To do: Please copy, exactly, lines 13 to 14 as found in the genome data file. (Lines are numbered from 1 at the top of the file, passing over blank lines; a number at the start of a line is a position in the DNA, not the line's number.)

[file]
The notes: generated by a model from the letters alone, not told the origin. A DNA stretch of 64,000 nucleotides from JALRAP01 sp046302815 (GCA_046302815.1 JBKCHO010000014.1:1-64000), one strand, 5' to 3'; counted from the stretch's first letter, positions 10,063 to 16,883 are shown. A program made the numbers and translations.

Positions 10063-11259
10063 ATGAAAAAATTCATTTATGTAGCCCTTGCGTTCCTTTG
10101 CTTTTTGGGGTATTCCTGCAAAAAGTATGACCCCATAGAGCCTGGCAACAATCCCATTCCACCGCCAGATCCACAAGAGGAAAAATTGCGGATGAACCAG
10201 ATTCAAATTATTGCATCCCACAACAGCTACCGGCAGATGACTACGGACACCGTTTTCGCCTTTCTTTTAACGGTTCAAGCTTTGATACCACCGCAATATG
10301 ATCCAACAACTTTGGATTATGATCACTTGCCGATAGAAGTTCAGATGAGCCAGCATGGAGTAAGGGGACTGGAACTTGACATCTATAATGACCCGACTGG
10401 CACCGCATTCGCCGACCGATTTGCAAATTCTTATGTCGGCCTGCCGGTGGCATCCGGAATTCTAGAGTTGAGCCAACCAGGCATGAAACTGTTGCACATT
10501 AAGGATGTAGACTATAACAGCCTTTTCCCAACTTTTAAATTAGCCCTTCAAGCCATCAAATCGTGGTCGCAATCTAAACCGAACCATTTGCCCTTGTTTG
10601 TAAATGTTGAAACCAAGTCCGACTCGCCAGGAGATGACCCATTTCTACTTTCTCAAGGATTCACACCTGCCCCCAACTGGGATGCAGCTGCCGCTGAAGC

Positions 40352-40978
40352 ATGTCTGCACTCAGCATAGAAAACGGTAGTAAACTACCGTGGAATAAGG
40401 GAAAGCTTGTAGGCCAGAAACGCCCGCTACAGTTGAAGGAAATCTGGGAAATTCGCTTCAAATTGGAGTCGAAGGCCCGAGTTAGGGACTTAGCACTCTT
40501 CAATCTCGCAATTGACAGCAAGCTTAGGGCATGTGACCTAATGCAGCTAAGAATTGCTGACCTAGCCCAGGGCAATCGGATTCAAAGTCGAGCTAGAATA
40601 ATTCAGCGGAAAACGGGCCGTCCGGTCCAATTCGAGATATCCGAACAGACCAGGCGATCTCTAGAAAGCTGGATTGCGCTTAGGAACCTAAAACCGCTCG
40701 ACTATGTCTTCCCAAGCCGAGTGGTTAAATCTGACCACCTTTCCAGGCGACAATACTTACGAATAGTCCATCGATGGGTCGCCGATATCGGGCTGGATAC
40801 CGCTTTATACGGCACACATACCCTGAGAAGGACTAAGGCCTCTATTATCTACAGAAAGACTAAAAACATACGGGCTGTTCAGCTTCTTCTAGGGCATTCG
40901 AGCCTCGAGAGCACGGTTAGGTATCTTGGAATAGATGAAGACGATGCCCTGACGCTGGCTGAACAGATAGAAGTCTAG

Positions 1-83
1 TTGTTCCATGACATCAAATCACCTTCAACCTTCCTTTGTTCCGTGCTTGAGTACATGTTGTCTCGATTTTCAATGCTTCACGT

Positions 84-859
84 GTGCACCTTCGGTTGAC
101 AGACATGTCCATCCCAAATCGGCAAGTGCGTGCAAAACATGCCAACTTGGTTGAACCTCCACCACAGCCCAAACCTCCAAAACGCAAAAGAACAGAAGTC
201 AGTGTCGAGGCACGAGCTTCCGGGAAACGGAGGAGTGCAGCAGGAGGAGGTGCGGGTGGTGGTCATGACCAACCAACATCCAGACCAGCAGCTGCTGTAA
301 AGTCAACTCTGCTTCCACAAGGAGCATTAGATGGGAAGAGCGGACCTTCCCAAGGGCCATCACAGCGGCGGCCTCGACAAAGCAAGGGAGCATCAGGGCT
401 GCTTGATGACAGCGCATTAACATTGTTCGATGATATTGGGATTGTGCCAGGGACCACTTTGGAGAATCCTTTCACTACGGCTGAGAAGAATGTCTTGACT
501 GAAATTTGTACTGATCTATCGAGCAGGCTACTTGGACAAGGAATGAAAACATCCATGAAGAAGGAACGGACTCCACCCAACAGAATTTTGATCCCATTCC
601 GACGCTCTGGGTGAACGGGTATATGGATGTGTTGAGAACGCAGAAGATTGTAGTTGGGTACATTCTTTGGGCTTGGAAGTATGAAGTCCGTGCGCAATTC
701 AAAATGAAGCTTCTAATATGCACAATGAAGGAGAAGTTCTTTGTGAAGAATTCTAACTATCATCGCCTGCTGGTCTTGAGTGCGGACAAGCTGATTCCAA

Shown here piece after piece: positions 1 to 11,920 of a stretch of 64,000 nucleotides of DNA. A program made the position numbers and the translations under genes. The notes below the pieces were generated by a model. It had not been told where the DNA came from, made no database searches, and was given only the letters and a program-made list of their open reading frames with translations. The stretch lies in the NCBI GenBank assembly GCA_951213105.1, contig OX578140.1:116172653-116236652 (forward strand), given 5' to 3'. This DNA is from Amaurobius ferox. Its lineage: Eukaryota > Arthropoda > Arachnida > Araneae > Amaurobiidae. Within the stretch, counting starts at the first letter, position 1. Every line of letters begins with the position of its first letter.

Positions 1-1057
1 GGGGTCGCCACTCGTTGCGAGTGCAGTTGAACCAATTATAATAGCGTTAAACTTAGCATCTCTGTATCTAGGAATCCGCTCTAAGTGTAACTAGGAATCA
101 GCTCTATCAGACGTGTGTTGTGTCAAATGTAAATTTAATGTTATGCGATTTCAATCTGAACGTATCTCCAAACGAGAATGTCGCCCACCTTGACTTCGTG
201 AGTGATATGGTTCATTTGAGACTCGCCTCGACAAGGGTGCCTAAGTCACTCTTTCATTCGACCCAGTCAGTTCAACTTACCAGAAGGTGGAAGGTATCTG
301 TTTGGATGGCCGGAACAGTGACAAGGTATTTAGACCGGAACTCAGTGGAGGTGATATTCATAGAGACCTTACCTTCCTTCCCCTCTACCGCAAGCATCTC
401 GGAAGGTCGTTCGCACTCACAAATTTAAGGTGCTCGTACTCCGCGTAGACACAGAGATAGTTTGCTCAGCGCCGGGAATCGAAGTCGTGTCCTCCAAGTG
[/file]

40501 CAATCTCGCAATTGACAGCAAGCTTAGGGCATGTGACCTAATGCAGCTAAGAATTGCTGACCTAGCCCAGGGCAATCGGATTCAAAGTCGAGCTAGAATA
40601 ATTCAGCGGAAAACGGGCCGTCCGGTCCAATTCGAGATATCCGAACAGACCAGGCGATCTCTAGAAAGCTGGATTGCGCTTAGGAACCTAAAACCGCTCG